Nordic Region: Corporates flying high
Corporate pension funds have consistently outperformed others in the pensions industry, and they want more freedom to set contributions, Pasi Strömberg tells Reeta Paakkinen
Last year was a good investment year for corporate pension funds in Finland, according to Pasi Strömberg, managing director of Eläkesäätiöyhdistys, the Finnish pension fund association.
In 2012, corporate pension funds yielded a return of 11.1%, while mutual pension insurance companies achieved a return of 8.2%. Corporate pension funds have also fared better over the long term in Finland. Between 1998-2012 they gave the best returns in the whole pensions industry, 6% on the average, while mutual pension insurance companies returned 5.1%.
Strömberg believes one contributing factor to corporate funds’ stronger returns is that nearly all of them have a healthier asset solvency ratio than local pension insurance companies have. The asset solvency ratio at pension funds was 38.6% on average, while mutual pension insurance companies had an asset solvency ratio of 25.5% in 2012.
“Corporate pension funds make use of their stronger position. Better asset solvency ratio and convenient fund size give corporate pension funds more flexibility to allocate their assets and, if they wish, take more risk. This reflects in their investment returns,” he says.
Presently, there are around 50 corporate funds, of which 18 offer statutory pension cover and manage assets totalling €5bn, and seven mutual pension insurance companies managing €91bn. Corporate pension funds manage 6% of all assets in the private sector first-pillar market.
Varma and Ilmarinen, two of Finland’s largest mutual pension insurance companies, manage 69% (€66.5bn) of all assets in the market. The large market share that mutual pension insurance companies have in the second pillar has attracted criticism from corporate funds, whose representatives say current regulation is more favourable to mutual pension insurance companies.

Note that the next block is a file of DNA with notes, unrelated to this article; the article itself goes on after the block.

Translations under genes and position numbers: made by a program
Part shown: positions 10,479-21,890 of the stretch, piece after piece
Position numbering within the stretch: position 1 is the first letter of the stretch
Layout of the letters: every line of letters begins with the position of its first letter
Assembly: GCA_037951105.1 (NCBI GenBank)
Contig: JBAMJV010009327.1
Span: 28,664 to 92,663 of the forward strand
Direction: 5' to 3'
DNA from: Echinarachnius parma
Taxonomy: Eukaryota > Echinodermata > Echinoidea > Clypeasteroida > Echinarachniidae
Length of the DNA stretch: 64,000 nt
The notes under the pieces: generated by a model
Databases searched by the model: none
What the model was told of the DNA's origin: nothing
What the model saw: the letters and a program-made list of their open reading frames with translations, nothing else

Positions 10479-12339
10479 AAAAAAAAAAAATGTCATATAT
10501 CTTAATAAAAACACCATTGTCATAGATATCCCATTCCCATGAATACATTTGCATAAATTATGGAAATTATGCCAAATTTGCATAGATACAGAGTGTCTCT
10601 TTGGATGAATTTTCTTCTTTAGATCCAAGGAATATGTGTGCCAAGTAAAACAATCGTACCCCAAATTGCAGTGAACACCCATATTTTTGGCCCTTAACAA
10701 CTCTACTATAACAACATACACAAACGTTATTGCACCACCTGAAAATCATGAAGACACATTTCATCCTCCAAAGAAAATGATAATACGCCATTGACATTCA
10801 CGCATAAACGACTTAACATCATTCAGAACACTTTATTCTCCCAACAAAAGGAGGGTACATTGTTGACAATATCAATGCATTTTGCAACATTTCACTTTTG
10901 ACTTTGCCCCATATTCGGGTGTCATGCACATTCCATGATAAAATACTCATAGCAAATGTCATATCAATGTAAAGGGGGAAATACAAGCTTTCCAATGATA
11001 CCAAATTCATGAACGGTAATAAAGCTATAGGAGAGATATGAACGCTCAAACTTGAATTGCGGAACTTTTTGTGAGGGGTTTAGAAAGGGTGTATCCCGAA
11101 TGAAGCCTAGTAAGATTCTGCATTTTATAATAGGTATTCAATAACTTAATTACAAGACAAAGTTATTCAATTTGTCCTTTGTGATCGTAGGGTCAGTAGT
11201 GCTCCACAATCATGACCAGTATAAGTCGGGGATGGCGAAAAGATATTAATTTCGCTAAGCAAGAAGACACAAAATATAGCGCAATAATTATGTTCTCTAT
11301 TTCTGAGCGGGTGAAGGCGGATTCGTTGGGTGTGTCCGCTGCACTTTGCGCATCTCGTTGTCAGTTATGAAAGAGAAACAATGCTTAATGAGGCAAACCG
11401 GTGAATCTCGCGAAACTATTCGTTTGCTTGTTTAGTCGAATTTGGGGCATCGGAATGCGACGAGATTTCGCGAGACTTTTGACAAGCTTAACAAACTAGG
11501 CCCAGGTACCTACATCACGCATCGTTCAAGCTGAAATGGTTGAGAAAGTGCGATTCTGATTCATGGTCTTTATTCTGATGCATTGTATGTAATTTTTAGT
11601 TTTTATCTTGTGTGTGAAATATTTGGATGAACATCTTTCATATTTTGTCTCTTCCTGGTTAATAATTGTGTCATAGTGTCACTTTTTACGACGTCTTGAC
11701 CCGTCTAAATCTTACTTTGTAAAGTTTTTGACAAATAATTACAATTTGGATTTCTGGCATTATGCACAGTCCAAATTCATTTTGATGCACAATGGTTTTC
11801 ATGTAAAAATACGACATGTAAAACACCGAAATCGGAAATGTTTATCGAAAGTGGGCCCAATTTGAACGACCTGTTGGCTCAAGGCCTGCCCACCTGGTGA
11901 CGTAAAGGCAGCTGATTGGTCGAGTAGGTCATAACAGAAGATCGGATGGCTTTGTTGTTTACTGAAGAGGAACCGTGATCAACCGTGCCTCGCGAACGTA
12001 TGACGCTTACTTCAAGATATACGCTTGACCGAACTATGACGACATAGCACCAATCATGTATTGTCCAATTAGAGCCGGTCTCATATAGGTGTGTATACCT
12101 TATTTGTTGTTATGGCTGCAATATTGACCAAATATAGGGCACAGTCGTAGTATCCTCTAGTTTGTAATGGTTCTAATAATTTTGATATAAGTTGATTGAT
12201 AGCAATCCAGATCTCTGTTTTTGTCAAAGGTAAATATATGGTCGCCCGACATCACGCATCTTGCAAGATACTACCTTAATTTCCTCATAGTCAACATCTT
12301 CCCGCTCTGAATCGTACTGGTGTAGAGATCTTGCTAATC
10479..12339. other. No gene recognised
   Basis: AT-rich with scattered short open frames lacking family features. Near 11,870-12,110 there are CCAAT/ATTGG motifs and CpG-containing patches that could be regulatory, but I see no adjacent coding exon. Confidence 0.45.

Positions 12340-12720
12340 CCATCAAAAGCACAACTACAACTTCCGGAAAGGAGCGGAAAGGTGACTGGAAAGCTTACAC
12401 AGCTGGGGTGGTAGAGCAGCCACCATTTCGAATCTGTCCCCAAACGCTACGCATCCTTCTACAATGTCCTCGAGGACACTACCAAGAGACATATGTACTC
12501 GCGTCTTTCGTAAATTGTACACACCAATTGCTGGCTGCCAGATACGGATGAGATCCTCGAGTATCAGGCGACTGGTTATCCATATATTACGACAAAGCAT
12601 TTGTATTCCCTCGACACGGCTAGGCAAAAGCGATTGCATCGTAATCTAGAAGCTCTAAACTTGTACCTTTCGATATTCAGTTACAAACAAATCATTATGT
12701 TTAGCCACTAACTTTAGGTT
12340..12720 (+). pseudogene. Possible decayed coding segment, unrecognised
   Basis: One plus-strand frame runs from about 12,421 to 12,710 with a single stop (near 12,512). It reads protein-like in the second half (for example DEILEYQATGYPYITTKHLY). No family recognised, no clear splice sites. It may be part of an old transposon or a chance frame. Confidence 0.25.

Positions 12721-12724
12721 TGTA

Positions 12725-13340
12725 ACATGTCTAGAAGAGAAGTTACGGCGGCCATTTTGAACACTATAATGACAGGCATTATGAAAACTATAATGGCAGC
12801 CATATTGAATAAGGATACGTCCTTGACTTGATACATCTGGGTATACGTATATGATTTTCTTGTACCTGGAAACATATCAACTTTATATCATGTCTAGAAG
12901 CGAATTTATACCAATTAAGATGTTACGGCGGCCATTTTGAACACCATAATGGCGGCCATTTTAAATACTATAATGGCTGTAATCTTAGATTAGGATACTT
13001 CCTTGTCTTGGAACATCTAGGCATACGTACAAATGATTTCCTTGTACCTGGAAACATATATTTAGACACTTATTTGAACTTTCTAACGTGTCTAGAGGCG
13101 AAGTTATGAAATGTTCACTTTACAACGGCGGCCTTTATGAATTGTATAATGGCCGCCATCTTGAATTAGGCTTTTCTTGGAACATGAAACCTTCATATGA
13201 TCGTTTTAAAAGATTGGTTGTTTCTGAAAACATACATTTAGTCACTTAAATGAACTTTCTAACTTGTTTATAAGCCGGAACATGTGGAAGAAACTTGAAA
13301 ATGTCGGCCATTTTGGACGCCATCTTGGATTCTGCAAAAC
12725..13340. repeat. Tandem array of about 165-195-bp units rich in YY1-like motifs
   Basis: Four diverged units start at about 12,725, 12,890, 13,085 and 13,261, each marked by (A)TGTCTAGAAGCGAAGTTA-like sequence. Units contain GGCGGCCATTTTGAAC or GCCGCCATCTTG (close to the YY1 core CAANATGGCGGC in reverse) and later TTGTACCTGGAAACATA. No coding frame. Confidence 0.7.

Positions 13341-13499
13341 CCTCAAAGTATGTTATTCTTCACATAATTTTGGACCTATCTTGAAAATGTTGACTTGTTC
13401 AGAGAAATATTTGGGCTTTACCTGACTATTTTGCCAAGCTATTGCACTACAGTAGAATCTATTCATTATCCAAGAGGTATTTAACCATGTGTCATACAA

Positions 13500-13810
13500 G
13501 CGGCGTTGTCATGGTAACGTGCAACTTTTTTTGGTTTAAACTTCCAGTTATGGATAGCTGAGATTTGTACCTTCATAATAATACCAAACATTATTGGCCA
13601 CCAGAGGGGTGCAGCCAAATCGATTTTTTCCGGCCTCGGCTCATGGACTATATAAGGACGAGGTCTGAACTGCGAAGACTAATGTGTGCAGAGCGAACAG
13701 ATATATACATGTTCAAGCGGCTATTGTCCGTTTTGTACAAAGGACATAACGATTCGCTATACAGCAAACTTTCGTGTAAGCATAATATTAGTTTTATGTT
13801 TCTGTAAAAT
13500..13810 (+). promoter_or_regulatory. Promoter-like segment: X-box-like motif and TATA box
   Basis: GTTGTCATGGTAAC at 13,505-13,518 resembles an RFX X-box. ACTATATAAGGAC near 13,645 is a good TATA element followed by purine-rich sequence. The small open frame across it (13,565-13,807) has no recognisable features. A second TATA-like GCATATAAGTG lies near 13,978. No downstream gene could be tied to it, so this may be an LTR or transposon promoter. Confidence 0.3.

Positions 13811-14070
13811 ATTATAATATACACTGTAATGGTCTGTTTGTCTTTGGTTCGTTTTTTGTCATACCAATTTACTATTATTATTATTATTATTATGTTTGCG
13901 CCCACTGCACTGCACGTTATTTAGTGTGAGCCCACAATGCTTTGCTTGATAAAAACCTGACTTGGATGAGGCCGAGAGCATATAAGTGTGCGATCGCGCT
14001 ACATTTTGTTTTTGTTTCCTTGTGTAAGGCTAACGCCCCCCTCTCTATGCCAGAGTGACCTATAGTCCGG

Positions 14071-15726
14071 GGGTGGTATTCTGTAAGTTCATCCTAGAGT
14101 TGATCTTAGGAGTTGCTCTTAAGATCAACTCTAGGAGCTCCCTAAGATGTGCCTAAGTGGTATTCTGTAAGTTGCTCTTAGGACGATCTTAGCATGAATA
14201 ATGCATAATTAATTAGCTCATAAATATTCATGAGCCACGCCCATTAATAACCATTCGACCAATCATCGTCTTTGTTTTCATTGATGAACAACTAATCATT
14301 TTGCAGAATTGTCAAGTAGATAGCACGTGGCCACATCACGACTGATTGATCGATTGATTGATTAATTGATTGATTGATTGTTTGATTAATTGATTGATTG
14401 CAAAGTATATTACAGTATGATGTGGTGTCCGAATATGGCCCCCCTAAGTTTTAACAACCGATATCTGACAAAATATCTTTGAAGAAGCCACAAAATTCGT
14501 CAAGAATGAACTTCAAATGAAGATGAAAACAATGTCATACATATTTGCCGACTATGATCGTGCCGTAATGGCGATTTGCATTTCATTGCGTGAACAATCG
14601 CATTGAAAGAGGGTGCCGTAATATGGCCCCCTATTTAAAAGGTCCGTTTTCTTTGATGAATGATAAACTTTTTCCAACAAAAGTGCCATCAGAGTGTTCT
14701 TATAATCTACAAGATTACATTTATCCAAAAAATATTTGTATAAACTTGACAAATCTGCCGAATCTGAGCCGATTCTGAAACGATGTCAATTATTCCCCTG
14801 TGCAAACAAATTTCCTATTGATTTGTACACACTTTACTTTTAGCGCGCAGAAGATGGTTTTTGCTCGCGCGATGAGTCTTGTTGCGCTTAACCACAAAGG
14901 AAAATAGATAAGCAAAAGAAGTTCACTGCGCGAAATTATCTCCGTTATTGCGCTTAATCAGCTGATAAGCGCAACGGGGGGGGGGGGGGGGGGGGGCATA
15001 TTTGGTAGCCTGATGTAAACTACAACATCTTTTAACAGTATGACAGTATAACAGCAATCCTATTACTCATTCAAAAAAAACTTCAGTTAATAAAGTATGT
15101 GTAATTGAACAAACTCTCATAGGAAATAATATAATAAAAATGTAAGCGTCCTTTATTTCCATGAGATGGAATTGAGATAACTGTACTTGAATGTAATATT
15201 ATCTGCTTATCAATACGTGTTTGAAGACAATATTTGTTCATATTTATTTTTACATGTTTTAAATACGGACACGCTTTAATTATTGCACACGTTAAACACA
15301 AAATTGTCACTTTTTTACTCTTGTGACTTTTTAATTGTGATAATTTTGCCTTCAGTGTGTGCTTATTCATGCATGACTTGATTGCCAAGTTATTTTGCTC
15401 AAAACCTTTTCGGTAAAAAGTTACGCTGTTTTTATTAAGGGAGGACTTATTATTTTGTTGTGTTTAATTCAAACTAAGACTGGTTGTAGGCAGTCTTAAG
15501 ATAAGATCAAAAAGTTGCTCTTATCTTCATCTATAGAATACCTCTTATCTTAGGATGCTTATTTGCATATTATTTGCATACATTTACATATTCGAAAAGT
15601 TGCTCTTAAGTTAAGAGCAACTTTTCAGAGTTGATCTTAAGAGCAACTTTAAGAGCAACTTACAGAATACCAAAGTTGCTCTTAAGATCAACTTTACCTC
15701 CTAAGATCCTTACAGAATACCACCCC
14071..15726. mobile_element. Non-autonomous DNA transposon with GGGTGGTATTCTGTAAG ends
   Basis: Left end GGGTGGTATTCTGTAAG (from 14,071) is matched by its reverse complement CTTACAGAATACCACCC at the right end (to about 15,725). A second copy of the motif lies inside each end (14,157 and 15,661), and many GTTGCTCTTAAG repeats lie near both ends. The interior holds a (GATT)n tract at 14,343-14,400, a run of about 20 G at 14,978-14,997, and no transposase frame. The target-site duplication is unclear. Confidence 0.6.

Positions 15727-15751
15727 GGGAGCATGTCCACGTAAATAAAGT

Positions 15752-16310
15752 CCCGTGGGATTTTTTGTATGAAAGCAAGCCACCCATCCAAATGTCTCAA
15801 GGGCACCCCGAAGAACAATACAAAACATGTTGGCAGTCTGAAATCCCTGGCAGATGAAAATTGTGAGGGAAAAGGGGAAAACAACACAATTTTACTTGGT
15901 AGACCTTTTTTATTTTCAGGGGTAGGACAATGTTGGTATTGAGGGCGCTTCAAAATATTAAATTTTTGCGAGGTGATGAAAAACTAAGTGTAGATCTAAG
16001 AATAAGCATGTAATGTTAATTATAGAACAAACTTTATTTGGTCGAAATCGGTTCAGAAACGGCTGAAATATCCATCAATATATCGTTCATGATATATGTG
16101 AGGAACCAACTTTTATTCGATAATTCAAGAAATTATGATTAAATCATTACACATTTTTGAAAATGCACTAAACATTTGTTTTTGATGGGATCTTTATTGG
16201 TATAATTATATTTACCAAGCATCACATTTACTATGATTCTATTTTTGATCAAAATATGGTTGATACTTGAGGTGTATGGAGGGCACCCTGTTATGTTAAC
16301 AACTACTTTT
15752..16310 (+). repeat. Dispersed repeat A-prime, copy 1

The association is currently waiting for the introduction of new regulatory framework for Finnish corporate pension funds. The Ministry of Social Affairs and Health will publish a list of suggested reforms by the end of April, based on industry consultation. The new legislation aims at ensuring employers have a functioning alternative to mutual pension insurance companies when arranging employee pension cover.
Strömberg hopes the reforms will improve competition in the market between different institutions providing statutory pensions cover, and says reform is very important for the Finnish capital market. It is vital that there are several institutional investors with different kinds of preferences, he said.
“The current regulations on choosing a pension institution and transferring pension cover from one institution to another need to be critically evaluated so that the existence of functioning alternatives can be guaranteed,” Strömberg says. “The premise for establishing new corporate pension funds needs to be strengthened as this provides an alternative in the market, which on its part promotes healthy competition and makes the whole labour pension system more efficient,” he added.
The pension fund association recently conducted a survey that found many companies would like to have more power in deciding the level of contributions. “The only way to effect this is to provide employee’s pension coverage in-house at the firm. More than half of corporate directors who responded to our survey found it important that the company can decide for itself how risky to make their investments. The transparency around calculating management fees is also considered a very important issue,” Strömberg concludes.